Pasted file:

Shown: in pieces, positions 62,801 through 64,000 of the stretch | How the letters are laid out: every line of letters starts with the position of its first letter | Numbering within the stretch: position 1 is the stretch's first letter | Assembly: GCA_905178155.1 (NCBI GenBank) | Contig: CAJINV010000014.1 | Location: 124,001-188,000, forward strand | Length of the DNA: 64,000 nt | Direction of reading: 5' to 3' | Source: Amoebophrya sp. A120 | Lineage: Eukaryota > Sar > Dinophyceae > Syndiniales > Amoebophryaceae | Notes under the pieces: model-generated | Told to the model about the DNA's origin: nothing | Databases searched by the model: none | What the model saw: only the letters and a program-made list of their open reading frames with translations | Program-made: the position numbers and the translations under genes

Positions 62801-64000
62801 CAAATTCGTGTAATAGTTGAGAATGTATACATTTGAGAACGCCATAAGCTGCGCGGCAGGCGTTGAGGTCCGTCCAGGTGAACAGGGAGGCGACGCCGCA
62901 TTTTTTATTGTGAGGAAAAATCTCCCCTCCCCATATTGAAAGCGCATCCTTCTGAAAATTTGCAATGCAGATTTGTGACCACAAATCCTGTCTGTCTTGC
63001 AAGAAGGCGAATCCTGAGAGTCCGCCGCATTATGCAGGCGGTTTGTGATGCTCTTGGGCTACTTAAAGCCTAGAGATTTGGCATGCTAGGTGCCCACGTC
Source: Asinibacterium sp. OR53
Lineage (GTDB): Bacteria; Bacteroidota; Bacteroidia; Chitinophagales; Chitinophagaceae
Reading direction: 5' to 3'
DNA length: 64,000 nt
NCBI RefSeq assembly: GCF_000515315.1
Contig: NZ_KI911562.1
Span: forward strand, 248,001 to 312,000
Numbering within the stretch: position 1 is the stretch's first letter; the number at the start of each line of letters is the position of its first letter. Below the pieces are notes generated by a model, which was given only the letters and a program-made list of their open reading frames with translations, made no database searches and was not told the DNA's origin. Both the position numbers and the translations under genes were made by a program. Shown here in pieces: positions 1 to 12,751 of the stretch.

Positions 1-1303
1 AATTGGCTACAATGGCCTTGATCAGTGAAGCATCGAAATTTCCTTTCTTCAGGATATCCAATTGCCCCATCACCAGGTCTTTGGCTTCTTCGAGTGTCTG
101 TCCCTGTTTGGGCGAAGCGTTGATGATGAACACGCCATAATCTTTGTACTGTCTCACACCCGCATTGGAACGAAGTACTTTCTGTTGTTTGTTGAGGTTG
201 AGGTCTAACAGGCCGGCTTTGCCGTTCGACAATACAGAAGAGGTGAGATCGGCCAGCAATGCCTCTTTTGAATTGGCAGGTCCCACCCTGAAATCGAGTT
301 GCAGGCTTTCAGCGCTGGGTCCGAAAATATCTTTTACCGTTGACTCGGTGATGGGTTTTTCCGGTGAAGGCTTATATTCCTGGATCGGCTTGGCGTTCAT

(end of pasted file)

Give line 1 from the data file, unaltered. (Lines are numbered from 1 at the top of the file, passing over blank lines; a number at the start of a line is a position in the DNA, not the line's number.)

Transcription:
Shown: in pieces, positions 62,801 through 64,000 of the stretch | How the letters are laid out: every line of letters starts with the position of its first letter | Numbering within the stretch: position 1 is the stretch's first letter | Assembly: GCA_905178155.1 (NCBI GenBank) | Contig: CAJINV010000014.1 | Location: 124,001-188,000, forward strand | Length of the DNA: 64,000 nt | Direction of reading: 5' to 3' | Source: Amoebophrya sp. A120 | Lineage: Eukaryota > Sar > Dinophyceae > Syndiniales > Amoebophryaceae | Notes under the pieces: model-generated | Told to the model about the DNA's origin: nothing | Databases searched by the model: none | What the model saw: only the letters and a program-made list of their open reading frames with translations | Program-made: the position numbers and the translations under genes